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The turban head - dress is worn by the principal herald ; but the nobles generally
have caps or bonnets of cloth or velvet placed on the side of the head ,
sometimes over a caul of gold , and ornamented with feathers , in some instances
Then he's a rogue , and a passy - measures one presently to sir Toby . pavin . I
hate a drunken rogue . Oli . What's the matter ? Oli . Away with him ! Who hath
made this havoc Sir And . He has broke my head across , and has with them ?
In the city of Julio , ( sometime under the dominion of Corvinus , king of Hungary
and Bohemia , ) there was a law , that what man soever committed adultery
should lose his head , and the woman offender should wear some disguised
Alack ! how may I do it , having the hour of you . Look you , sir ; here is the hand
and seal limited , and an express command , under penalty , to of the Duke : you
know the character , I doubt not , deliver his head in the view of Angelo ?
Quick , despatch , and send the head to Angelo . ( Exit Prorost . Now will I write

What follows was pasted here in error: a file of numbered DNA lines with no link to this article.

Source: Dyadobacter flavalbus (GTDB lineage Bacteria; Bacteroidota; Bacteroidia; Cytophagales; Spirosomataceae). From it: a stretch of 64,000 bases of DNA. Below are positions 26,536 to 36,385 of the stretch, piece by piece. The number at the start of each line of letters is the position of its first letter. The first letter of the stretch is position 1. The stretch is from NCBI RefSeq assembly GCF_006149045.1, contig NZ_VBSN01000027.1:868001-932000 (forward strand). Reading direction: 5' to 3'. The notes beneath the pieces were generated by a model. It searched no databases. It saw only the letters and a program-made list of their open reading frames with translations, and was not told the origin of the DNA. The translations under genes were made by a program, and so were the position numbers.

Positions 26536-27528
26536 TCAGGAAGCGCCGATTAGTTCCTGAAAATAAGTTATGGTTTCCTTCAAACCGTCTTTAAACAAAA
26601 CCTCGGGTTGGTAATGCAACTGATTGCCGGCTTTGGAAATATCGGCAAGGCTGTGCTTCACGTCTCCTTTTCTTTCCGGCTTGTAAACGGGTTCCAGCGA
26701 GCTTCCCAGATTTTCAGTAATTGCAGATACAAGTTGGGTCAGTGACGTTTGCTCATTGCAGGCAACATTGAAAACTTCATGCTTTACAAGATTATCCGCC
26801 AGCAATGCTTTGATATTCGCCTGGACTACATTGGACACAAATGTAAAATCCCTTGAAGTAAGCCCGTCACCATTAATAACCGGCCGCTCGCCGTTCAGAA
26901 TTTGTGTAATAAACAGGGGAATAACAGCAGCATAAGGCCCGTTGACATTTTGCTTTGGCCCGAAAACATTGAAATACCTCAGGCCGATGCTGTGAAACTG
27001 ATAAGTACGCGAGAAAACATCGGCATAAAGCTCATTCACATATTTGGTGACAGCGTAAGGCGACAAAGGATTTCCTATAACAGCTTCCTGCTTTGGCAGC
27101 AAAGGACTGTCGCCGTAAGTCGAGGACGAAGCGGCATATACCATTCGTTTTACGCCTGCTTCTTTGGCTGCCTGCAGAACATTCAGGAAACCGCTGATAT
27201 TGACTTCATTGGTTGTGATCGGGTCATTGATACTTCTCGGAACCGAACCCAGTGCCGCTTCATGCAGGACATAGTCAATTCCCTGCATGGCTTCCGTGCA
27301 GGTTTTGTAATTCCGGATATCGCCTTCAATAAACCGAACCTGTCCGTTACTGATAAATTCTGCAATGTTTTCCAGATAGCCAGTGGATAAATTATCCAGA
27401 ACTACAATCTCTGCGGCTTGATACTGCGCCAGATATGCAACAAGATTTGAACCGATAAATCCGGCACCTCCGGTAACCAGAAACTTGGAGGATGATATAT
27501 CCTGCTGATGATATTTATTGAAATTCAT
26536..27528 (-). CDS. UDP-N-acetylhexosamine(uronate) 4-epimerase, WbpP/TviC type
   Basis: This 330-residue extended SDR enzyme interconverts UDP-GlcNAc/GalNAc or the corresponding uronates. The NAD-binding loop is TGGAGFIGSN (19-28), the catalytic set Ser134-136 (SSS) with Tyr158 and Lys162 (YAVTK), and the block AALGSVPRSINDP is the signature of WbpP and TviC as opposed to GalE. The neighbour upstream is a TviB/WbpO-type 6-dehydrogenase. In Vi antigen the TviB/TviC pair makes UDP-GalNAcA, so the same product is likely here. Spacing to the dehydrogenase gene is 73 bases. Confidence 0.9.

letters to Angelo , ( The provost , he shall bear them , ) whose contents Shall
witness to him , I am near at home , And that by great injunctions I am bound To
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"like a wood woman" might indeed have meant "frantic" or "wild" (with grief) which Launce mentions referring to the "shoe" which he adopts for the sake of illustration. However, Shakespeare, even at his earliest writings, was vastly entertained by double entendres and his love of puns is so well documented. In that time in Italy, women wore platform shoes which were raised to elevate the shoes from the mud and other unpleasant "stuff". These were called "chopines" and the platforms were constructed of wood. The higher the platform, the higher the pretentiousness of the lady. Her height could have put her above many others. Since Launce has his father and mother represented as shoes, this second meaning is certainly not outside of the possibility for Shakespeare's intention. Naturally, it would have had the effect of a rather "localized" and "temporary" idea, but the fact of its having been very popular in that day makes it a candidate for the Bard's delight.